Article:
In fact the harmonious integration between the ministry, with its multiple activities, and the priest’s spiritual life is indispensable. “It is important for the priest, who is called to accompany others through the journey of life up to the threshold of death, to have the right balance of heart and mind, reason and feeling, body and soul, and to be humanly integrated” (Letter to Seminarians, 18 October 2010, n. 6).
These are the reasons that impel us to pay great attention to the human dimension of the formation of candidates for the priesthood. It is indeed in our humanity that we present ourselves to God, to be authentic men of God for our brothers. Indeed, anyone who wishes to become a priest must be first and foremost a “man of God”, as St Paul wrote to his pupil Timothy (1 Tim 6:11).... “It follows that the most important thing in our path towards priesthood and during the whole of our priestly lives is our personal relationship with God in Jesus Christ” (cf. Letter to Seminarians, n. 1).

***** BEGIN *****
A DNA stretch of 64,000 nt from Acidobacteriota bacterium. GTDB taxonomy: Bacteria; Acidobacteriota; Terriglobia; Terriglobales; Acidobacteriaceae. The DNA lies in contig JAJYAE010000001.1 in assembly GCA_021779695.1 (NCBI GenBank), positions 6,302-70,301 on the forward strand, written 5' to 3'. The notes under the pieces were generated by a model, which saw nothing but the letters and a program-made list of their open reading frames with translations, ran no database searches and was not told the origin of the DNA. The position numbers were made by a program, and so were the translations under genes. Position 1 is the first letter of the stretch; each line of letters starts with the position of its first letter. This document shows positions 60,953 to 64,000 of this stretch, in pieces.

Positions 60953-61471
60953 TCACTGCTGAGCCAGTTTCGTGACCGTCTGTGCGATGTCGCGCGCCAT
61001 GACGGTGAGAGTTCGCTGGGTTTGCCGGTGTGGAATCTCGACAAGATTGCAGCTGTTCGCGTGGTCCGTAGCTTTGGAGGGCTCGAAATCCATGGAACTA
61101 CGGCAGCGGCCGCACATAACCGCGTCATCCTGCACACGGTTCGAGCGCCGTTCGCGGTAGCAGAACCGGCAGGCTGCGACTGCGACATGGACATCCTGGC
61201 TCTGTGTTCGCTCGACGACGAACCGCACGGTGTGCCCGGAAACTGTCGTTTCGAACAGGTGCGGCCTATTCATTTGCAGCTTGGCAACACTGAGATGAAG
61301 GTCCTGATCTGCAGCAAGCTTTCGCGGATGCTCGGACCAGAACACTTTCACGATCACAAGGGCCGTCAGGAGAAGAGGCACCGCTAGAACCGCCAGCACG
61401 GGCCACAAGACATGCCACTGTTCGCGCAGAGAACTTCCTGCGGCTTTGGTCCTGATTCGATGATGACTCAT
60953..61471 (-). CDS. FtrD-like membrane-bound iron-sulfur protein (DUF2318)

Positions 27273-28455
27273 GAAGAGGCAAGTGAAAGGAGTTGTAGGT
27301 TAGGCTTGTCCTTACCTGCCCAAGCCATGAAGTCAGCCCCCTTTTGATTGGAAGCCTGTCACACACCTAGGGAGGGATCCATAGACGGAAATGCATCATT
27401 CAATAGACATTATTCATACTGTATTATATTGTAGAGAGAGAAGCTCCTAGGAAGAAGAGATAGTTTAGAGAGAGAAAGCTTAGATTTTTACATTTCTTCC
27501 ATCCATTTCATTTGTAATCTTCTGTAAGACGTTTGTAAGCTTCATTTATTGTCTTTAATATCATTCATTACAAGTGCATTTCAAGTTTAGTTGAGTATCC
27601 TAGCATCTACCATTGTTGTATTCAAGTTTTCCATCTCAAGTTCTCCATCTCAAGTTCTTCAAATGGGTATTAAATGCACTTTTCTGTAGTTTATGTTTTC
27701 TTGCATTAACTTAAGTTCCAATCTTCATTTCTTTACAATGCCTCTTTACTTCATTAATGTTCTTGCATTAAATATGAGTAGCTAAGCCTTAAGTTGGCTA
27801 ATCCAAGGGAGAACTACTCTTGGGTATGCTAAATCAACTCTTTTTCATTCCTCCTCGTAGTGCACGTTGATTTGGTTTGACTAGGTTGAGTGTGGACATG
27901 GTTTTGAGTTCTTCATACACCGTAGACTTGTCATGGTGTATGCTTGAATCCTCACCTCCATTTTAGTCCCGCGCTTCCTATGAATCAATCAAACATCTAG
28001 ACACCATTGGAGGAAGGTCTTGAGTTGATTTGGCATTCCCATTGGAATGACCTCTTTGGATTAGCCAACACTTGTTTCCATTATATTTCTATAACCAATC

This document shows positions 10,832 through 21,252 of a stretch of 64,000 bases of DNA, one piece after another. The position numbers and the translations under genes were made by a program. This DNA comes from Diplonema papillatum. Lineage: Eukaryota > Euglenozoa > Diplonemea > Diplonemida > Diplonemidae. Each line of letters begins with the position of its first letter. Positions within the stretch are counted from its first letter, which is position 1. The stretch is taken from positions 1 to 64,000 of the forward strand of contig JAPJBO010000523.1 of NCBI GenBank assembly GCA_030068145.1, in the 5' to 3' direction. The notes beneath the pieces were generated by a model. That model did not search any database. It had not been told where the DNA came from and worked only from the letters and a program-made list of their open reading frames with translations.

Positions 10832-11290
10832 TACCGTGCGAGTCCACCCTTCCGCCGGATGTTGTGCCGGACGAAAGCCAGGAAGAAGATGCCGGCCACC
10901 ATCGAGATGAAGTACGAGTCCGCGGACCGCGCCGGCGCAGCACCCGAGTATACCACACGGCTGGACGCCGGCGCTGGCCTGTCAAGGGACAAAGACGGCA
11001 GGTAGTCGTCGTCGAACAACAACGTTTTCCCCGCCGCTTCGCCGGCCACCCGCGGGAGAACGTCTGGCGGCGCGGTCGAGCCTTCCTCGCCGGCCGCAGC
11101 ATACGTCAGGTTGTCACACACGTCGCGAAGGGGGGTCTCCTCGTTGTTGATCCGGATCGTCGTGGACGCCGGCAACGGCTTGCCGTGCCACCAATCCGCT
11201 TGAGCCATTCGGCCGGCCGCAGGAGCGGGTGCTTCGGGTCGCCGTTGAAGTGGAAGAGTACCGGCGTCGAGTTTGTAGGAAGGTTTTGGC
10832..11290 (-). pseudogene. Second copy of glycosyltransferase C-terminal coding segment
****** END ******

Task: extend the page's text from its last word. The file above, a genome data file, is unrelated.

Blessed Pope John XXIII, receiving the Superiors and students of the Campano Seminary on the occasion of the 50th anniversary of its foundation, on the eve of the Second Vatican Council, expressed this firm conviction: “Your education strives for this, in expectation of the mission that will be entrusted to you for the glory of God and the salvation of souls: to train the mind, to sanctify the will. The world is waiting for saints; this above all. We need holy and sanctifying priests even more than cultured, eloquent and up-to-date priests”.
These words still sound timely because — throughout the Church, and in your specific regions of origin — the need for Gospel workers, credible witnesses and those who champion holiness with their own lives, is more pressing than ever. May each one of you respond to this call! I assure you of my prayer for this, while I entrust you to the motherly guidance of the Blessed Virgin Mary and warmly impart to you a special Apostolic Blessing. Many thanks.